Hong Kong Island


---Victoria Harbour

---Pokfulam / Route 7
---Pokfulam / Sandy Bay

---Aberdeen Harbour


- Lantau North
---Macau Bridge
---Lantau East - Route 10

- Lantau South
---Hei Ling Chau Prison

New Territories

---Sham Tseng
(Castle Peak Road)

---Shekou Bridge

---Tseung Kwan O
(formerly Junk Bay - proposed Western Coast Road)

Lamma Island
--- Yung Shue Wan

--- Kai Tak Redevelopment



Date: June 24th 2004
Location: Mott Connell Ltd., 40th floor, Hopewell Centre

Attendees: Hosting Groups

Mott Connell Ltd. (MCL) K.M. Yeung
S.M. Foo
Anne F. Kerr
Civil Engineering Department (CED) W.Y. Tang
K.S. Li
K.H. Yau
Security Bureau (SB) Charles Wong
Correctional Services Dept. (CSD) W.W. Cheuk
Planning Department (PD) W.S. Lau

Invited groups

Kadoorie Farm Wong Lun Cheong
Green Power Cheng Luk Ki Woo Lai Yan Karen
Save Lamma Campaign (SL) Cecilia Chu
Mishko Hansen
WWF Hong Kong (WWF) Clarus Chu

Points Addressed in the Meeting:

1. All attendees agreed that MCL would provide detailed minutes with clear
identification of the points raised by each group in this meeting. In addition, each invited group will later submit a separate document outlining their group’s position on the prison proposal.

2. SL questioned the extent to which the stakeholders’ concerns raised in the 1st consultation round had been addressed. CED said MCL had noted down in detail all the concerns by each group, and that these concerns were adequately addressed in the blue consultation document handed out in this meeting. Green Power and WWF pointed out that the summery of concerns in the blue document, which were extremely brief, did not reflect any of the specific points they had raised in the 1st consultation. Also they had never received any minutes from MCL. MCL said they will go back and check their records.

3. Members of the invited groups queried the percentage of opposition in the first round of consultation. CSD and CED both said they had not worked out the percentage number.

4. CSD went on to explain that MCL would produce a detailed booklet documenting all the issues discussed in each meeting in each round of consultation. But when asked whether this can be made accessible to the public, CSD said they were not sure because consent would need to be sought from individual groups first.

5. All the four invited groups made clear that the content of today’s discussion can be disclosed and be made accessible to the public.

6. CED restated that the scope of the Feasibility Study (FS) is to examine the “technical aspects” in regards to selecting a preferred land formation for the prison on Hei Ling Chau. Other issues, such as site selection process and policy matter are considered to be “non-technical” issues and are therefore not part of the study. However, they agreed try to provide answers for some of these issues in today’s consultation.

7. WWF asked if the government will continue to press the projects ahead if there is over 50% opposition. CED did not say yes or no, but said they are still at the preliminary study stage, and that all opposite views will be considered before the Financial Committee makes a final decision.

8. SL said pointed out the key problem lies on that Hei Ling Chau was a “given” from the beginning in the 1st consultation and there is no public debate on the site selection process. CSD stated these issues had actually been debated in at length in Legco since 2000, which they consider to be a public forum. PD added that the details of the debate were available on the web. SL stressed that one of the core issues of dissatisfaction in Hong Kong is that plans are only presented to the community at the last stages when almost all the important decisions have already been made. The Hei Ling Chau prison could be seen as an almost paradigmatic case having emerged after years of internal government processing and only brought to the community to discuss whether the reclamation should be a “square” or “rectangle” shape. It is therefore not surprising that consulted groups only want to talk about the “non-technical” issues concerning the justification of the prison itself.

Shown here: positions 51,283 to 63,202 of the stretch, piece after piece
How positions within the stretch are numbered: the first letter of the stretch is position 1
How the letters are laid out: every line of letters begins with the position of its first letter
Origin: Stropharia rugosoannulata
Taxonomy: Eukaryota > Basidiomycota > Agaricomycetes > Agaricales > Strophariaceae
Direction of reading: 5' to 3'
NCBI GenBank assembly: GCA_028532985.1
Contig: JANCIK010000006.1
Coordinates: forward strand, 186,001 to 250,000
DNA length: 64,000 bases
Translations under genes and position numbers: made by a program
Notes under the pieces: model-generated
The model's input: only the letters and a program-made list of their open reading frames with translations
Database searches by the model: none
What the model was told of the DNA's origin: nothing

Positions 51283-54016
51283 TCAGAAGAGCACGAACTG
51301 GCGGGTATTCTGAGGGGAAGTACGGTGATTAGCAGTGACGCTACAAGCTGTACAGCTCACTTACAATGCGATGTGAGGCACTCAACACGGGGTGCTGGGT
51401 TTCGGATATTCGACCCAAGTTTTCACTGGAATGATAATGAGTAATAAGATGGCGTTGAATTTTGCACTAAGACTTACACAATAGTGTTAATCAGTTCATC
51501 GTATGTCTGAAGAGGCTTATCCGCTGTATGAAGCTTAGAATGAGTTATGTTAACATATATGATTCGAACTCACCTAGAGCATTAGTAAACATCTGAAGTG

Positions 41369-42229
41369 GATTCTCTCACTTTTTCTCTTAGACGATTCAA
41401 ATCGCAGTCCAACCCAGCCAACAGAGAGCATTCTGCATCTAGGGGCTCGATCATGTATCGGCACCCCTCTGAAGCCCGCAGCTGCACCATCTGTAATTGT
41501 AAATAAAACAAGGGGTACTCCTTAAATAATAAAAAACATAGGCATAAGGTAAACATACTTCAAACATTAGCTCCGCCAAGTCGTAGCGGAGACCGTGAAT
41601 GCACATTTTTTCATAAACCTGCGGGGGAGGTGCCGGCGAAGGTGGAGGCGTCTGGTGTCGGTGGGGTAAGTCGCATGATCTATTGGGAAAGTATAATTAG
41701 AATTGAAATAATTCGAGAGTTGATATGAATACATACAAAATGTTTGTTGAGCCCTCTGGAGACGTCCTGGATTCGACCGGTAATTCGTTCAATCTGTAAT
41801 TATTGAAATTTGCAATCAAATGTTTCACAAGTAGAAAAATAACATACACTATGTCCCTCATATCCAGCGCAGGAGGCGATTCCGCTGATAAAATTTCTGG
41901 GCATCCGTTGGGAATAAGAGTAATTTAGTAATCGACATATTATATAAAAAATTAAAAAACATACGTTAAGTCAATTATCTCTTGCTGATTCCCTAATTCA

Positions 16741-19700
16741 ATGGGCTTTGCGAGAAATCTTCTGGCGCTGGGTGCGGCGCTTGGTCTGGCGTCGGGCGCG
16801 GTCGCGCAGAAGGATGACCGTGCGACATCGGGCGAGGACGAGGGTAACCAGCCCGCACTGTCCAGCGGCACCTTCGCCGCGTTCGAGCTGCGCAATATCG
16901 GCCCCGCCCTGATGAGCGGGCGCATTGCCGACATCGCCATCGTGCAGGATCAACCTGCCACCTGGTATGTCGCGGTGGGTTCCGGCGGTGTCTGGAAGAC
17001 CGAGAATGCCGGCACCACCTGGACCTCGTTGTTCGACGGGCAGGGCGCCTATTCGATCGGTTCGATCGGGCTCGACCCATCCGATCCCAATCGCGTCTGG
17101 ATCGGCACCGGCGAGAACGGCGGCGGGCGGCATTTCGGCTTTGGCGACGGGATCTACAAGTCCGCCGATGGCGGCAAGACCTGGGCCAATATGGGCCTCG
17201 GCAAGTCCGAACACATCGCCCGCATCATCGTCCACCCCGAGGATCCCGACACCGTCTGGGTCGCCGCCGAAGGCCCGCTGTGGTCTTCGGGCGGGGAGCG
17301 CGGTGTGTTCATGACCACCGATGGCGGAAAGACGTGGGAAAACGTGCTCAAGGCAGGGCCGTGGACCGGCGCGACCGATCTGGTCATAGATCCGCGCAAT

9. SL queried SB on the forecast of prison population and whether they had anticipated an “ideal” population. SB said the ideal number is 20000. But the proposal was voted down in Legco. SL also wanted to know if it is correct that the Super Prison will come on line in 2013, but only meet anticipated needs till 2015, which was confirmed. SB explained that over-population was the norm and might be necessary again in the future.

10. Invited groups queried how the site search was first conducted. PD said typically all the sites were first identified by PD with consultation from other departments. However, PD also acknowledges that some sites were proposed without consultation. Invited groups queried as to the level of detail that went into the analysis of need for the super prison and into the choice of Hei Ling Chau from among the five “finalist” site options. Stated that “Information Booklet” which is supposed to justify choice has almost no information besides reiterating that Hei Ling Chau is the right option. PD said that they would provide more detailed information on the process of choosing a site.

11. SL asked whether the existing prisons could be upgraded and expanded to increase accommodation for more prisons. SB stated they have already tried their best to do so. But there are constraints to most sites, such as requirement of substantial land formation work. Some other sites are adjacent to private land which would require costly and complicated land resumption.

12. PD said the possibilities of refurbishment and expansion were debated in Legco. One major constraint is that most prisons were adjacent to country parks and its expansion will pose problems. PD and CS also said the details of the Legco debate is transparent and can be found on the government website according to the following dates:
Dec 7, 2000 Security Panel
Jun 7, 2001
Feb 7, 2002
July 9, 2002 Planning Land and Works Panel
Feb 26, 2003 Public Work Subcommittee
May 16, 2003 Legco Finance Committee
Aug 12, 2002 Island District Council
Jun 9, 2003 Island District Council

13. SL questioned the impacts of the HLC development on Lantau which has been designated as a conservation zone and targeted area for tourism development. PD said it was true that the area was in a coastal protection area for the S.W. New Territories, but that none of the proposed sites would be problem free.